Honduras - Agriculture

Despite declines in production caused by Hurricane Mitch, agriculture continues to dominate the Honduran economy, supplying in 1999 over 60 percent of the jobs and over half of all merchandise export earnings. That year, out of a working population of 2.13 million people, 834,900 of them held agricultural jobs. Coffee and bananas have traditionally made up the bulk of Honduras's agricultural exports.

Coffee is produced in 14 of the country's 18 provinces by 70,000 independent producers. Over the last decade, the coffee industry has been beset by financial problems. Some of these problems have resulted from poor weather. In 1998, prior to Hurricane Mitch, Honduras was the tenth largest coffee producer in the world. The damage caused by Hurricane Mitch contributed to an 11 percent decline in coffee production in 1999. Other problems came as a result of the structure of the industry itself. With so many small producers, quality control was hard to maintain. This caused great price volatility and made revenues less dependable. Furthermore, many small coffee producers and exporters took out loans before the hurricane, putting them in debt to the Central Bank following the destruction of their crops. Government subsidies to assist coffee farmers have been slow in coming, adding to the coffee industry's problems.

Banana production, which takes place on the northern coast, is controlled primarily by the subsidiaries of 2 U.S. conglomerates, Chiquita and Dole. These companies have established effective monopolies over the banana export trade in Honduras. However, legal challenges to the monopolies are growing more frequent.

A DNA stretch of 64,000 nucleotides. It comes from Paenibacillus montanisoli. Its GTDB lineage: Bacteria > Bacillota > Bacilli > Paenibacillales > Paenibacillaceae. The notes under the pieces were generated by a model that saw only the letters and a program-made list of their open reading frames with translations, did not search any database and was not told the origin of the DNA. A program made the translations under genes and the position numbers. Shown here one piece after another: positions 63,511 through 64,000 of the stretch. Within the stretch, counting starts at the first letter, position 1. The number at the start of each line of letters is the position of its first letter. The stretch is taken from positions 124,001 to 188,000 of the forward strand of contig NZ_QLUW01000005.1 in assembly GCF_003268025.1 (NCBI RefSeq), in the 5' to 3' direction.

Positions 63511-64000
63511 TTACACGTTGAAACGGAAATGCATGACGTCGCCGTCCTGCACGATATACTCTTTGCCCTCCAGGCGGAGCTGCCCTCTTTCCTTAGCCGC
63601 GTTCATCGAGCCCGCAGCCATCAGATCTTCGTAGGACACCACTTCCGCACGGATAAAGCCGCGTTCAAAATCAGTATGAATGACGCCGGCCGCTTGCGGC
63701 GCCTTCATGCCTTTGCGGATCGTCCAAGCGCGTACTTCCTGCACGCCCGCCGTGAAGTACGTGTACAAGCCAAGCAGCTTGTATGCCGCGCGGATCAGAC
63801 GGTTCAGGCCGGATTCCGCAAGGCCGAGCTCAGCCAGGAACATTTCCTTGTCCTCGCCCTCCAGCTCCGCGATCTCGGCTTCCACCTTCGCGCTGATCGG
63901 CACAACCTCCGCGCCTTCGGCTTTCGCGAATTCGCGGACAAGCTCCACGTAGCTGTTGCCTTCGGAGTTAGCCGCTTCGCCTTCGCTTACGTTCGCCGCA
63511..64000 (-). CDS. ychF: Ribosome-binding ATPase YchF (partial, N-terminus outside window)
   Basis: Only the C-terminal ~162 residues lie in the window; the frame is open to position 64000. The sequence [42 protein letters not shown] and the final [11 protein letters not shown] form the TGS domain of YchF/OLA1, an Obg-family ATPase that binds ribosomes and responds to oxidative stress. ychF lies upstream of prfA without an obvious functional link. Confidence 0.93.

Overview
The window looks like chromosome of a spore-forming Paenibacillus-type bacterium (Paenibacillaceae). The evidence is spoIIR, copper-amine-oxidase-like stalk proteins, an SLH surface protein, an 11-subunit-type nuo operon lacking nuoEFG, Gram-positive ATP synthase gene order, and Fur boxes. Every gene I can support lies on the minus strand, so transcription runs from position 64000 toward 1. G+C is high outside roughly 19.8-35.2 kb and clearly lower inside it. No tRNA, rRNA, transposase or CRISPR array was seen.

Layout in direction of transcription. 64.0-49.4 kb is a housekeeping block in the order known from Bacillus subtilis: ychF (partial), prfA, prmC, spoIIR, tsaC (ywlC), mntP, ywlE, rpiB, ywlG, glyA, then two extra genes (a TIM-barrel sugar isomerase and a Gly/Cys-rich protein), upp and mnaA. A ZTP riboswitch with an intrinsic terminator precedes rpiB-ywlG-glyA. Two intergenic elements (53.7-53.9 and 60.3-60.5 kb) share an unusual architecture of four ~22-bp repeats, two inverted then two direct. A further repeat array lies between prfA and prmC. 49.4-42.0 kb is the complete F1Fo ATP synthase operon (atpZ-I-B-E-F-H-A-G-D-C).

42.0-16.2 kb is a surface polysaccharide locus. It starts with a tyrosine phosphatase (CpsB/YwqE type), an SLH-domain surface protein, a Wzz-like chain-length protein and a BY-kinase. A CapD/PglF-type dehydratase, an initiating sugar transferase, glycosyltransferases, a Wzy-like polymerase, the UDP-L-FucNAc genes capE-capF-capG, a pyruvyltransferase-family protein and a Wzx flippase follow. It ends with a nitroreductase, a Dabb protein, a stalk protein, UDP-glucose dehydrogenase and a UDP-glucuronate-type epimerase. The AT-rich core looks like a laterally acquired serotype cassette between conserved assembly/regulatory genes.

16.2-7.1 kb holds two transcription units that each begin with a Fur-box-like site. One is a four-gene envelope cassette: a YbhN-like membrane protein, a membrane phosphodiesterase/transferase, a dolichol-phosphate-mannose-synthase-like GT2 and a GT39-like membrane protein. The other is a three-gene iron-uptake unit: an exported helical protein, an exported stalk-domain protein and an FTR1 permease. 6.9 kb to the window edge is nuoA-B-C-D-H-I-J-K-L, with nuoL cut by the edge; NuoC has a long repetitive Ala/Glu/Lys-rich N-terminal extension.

Like the coffee sector, the banana sector had its share of trouble in the 1990s. Between 1991 and 1994, production was affected by strikes and floods. The industry recovered in 1995, but was then devastated in 1998 when Hurricane Mitch destroyed a majority of the banana plantations. In 1999, production fell by over 70 percent. Banana exports are not expected to reach pre-hurricane levels until 2001 or 2002. A reduction in the banana export tax from 50 U.S. cents per box to 4 cents will likely help boost the recovery.

With bananas and coffee proving highly susceptible to price volatility, bad weather, and labor unrest, Honduras has made efforts to diversify its agricultural exports. The development of nontraditional crops such as melon, pineapple, sugarcane, and African palm has expanded since the mid-1990s. Between 1995 and 1999, African palm production rose 50 percent. Sugar production during the same period increased from 67.5 million bags, to 82.8 million bags, reaching a high in 1998 of 89.4 million bags. In the wake of the hurricane, the pace of diversification increased with many banana farmers turning over some of their fields to the production of non-traditional crops.

During the 1990s commercial shrimp farming emerged as one of Honduras's most dynamic industries, posting steady gains in production and revenue between 1995 and 1998. Volume and earnings fell slightly in 1999 after Hurricane Mitch, but the industry quickly recovered. Shrimp is the third most important agricultural export after bananas and coffee, generating revenues of US$153 million in 1999.

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Apr 7, 2011 @ 5:17 pm
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